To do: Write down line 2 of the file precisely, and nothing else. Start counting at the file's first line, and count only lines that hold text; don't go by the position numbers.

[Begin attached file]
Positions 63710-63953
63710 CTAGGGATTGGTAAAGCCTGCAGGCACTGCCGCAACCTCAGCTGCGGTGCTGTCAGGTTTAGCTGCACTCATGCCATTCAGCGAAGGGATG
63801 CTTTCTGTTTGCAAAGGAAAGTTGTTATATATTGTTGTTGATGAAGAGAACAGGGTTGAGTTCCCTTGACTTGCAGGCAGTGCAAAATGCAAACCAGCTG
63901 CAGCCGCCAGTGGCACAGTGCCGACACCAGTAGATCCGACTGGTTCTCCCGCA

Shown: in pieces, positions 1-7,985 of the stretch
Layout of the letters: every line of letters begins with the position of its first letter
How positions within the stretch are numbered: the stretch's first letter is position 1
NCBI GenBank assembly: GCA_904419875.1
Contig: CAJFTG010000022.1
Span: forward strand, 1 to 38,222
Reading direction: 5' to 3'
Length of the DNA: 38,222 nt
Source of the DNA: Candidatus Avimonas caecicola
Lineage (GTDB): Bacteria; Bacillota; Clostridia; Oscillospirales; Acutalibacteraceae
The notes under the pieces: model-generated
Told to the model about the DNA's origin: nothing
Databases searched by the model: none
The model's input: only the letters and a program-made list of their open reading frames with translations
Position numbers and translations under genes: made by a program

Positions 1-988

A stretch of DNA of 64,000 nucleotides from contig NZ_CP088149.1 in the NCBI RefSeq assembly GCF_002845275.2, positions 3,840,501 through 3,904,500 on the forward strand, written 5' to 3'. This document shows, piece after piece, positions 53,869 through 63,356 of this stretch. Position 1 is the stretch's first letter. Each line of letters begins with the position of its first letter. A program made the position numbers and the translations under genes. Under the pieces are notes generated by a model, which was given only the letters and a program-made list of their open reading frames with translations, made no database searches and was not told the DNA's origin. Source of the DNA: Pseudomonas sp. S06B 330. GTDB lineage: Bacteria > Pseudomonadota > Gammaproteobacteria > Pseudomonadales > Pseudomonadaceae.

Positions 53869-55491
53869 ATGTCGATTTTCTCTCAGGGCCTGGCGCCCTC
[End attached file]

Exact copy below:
63710 CTAGGGATTGGTAAAGCCTGCAGGCACTGCCGCAACCTCAGCTGCGGTGCTGTCAGGTTTAGCTGCACTCATGCCATTCAGCGAAGGGATG